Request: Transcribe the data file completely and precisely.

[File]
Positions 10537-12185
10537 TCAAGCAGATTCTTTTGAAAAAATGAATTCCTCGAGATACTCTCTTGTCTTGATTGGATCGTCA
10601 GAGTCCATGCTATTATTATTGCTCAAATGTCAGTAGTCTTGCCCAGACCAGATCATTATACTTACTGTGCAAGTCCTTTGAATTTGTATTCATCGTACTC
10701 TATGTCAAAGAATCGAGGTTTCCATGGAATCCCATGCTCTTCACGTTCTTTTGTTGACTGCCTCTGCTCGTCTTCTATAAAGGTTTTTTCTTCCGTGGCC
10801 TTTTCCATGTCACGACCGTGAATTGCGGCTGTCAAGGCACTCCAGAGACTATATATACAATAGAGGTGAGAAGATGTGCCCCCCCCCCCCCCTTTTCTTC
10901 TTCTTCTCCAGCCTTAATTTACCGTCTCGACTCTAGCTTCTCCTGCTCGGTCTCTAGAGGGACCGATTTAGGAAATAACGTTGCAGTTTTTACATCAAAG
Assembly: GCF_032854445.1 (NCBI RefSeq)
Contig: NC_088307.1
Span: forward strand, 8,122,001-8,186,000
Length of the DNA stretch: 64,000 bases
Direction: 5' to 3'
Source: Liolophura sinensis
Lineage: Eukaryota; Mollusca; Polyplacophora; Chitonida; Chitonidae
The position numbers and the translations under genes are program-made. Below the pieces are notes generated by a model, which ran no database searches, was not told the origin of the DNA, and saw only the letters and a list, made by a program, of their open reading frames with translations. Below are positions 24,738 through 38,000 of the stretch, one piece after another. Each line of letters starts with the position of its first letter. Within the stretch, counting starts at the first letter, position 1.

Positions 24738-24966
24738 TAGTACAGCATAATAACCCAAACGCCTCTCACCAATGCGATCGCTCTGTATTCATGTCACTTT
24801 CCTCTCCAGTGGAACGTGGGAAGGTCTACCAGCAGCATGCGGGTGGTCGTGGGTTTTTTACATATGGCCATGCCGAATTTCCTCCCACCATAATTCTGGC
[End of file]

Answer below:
Positions 10537-12185
10537 TCAAGCAGATTCTTTTGAAAAAATGAATTCCTCGAGATACTCTCTTGTCTTGATTGGATCGTCA
10601 GAGTCCATGCTATTATTATTGCTCAAATGTCAGTAGTCTTGCCCAGACCAGATCATTATACTTACTGTGCAAGTCCTTTGAATTTGTATTCATCGTACTC
10701 TATGTCAAAGAATCGAGGTTTCCATGGAATCCCATGCTCTTCACGTTCTTTTGTTGACTGCCTCTGCTCGTCTTCTATAAAGGTTTTTTCTTCCGTGGCC
10801 TTTTCCATGTCACGACCGTGAATTGCGGCTGTCAAGGCACTCCAGAGACTATATATACAATAGAGGTGAGAAGATGTGCCCCCCCCCCCCCCTTTTCTTC
10901 TTCTTCTCCAGCCTTAATTTACCGTCTCGACTCTAGCTTCTCCTGCTCGGTCTCTAGAGGGACCGATTTAGGAAATAACGTTGCAGTTTTTACATCAAAG
Assembly: GCF_032854445.1 (NCBI RefSeq)
Contig: NC_088307.1
Span: forward strand, 8,122,001-8,186,000
Length of the DNA stretch: 64,000 bases
Direction: 5' to 3'
Source: Liolophura sinensis
Lineage: Eukaryota; Mollusca; Polyplacophora; Chitonida; Chitonidae
The position numbers and the translations under genes are program-made. Below the pieces are notes generated by a model, which ran no database searches, was not told the origin of the DNA, and saw only the letters and a list, made by a program, of their open reading frames with translations. Below are positions 24,738 through 38,000 of the stretch, one piece after another. Each line of letters starts with the position of its first letter. Within the stretch, counting starts at the first letter, position 1.

Positions 24738-24966
24738 TAGTACAGCATAATAACCCAAACGCCTCTCACCAATGCGATCGCTCTGTATTCATGTCACTTT
24801 CCTCTCCAGTGGAACGTGGGAAGGTCTACCAGCAGCATGCGGGTGGTCGTGGGTTTTTTACATATGGCCATGCCGAATTTCCTCCCACCATAATTCTGGC